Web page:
The usually tranquil southern Caribbean island of Grenada - home of a mere 110,000 people - has been the center of a storm of controversy. President Reagan added to that controversy this week, complaining anew about the island's ''Soviet-Cuban militarization.''
Singling out Grenada's Cuban-built airfield, whose 10,000-foot runway is easily the best in the eastern Caribbean, the President noted, ''Grenada doesn't even have an air force. Who is (the airfield) intended for?''
The Reagan administration says the airfield will be used by Cuba to supply its troops in Angola, and that it gives Cuban jets enhanced refueling facilities , improving the Cuban Air Force's flexibility.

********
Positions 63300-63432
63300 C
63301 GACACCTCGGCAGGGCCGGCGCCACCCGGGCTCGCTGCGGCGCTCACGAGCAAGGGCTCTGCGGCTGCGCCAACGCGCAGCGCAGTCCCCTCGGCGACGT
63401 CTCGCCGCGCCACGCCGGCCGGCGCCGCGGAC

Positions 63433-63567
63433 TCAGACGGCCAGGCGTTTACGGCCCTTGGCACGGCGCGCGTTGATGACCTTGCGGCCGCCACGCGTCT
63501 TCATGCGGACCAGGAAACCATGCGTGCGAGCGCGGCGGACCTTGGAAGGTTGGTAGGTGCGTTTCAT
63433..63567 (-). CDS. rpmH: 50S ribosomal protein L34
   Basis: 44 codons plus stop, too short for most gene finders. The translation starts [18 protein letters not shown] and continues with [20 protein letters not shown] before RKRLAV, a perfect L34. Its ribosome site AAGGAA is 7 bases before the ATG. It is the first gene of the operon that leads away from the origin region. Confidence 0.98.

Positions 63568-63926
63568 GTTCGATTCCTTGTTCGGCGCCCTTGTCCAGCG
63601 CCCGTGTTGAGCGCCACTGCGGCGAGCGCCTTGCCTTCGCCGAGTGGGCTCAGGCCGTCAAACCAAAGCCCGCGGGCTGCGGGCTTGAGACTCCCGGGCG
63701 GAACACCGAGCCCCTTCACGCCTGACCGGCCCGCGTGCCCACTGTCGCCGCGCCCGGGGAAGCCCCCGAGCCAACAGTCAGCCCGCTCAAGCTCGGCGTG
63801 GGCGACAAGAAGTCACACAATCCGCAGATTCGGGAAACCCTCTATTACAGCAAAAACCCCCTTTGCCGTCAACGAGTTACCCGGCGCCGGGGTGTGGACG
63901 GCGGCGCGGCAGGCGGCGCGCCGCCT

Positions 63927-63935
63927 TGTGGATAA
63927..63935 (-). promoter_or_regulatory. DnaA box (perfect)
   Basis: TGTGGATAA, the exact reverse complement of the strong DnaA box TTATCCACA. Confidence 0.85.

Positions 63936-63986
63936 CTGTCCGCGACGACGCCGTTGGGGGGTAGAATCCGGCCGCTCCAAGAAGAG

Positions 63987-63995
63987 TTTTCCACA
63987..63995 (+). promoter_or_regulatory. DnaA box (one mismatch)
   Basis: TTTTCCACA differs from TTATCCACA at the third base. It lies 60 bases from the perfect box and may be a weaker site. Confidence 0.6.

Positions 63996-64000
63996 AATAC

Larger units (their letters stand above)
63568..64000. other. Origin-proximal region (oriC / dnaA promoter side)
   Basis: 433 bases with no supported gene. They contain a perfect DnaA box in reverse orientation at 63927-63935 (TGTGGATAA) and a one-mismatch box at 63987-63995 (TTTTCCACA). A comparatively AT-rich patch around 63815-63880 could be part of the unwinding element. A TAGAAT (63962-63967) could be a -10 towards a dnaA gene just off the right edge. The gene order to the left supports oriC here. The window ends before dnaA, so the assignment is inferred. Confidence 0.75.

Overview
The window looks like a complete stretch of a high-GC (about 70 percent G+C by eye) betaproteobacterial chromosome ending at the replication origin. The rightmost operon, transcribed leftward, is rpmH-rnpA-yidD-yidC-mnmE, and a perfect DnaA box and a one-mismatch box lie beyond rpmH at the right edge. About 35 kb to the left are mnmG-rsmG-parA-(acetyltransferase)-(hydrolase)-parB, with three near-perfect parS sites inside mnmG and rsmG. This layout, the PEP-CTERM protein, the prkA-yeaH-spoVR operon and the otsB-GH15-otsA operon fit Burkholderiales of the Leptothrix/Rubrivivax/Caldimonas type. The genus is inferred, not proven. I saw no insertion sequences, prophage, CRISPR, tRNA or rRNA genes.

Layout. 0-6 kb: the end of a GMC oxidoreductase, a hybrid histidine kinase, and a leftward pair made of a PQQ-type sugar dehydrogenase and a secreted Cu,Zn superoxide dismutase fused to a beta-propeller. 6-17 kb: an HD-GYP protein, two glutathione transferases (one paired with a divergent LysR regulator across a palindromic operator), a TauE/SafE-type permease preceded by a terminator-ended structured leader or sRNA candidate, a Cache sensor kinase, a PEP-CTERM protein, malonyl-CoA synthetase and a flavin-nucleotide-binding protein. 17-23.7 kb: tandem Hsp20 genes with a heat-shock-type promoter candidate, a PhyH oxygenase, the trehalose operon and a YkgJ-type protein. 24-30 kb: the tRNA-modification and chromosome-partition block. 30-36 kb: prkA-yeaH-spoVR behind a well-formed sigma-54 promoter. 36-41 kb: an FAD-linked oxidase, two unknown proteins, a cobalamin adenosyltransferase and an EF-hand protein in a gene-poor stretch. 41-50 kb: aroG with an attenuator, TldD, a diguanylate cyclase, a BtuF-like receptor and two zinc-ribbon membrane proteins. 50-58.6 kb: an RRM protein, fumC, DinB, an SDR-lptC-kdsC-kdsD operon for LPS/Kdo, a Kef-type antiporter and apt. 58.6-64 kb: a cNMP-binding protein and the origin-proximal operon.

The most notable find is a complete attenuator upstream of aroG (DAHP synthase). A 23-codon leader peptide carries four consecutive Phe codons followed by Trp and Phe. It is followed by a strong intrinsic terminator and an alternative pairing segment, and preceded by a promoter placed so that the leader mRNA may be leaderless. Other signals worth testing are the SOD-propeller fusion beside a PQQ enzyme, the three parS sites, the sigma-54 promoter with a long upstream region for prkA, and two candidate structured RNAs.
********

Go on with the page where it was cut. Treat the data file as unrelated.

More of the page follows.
Many of Grenada's neighboring leaders are also uneasy over the Grenada-Cuba link - a relationship Prime Minister Maurice Bishop admits ''with pride.'' But this uneasiness has not reached the point of anxiety, nor does it suggest that the countries of the region are ready to join Washington in any collective action against Grenada.
Reagan administration officials, nevertheless, are making much more of Grenada's Cuba connection than ever before. They recently began calling the island the ''virtual surrogate'' of Cuba. They also charge that the Cubans have built a batallion-size military camp on the island.
The US would like nothing better than to isolate Grenada in the area. But Washington knows it must tread carefully. Regional fraternity makes it difficult for some neighbors to speak out against Grenada's Cuba links.
Yet those links exist. Grenada's prime minister has visited Cuba several times in the past two years. He frequently has harsh words for the US, this week warning of a US plot to oust his government.
He says Grenada is not a part of the US sphere of influence: ''We do not live in anybody's backyard, and we are not accepting the right of America or anyone to instruct us on our foreign affairs.''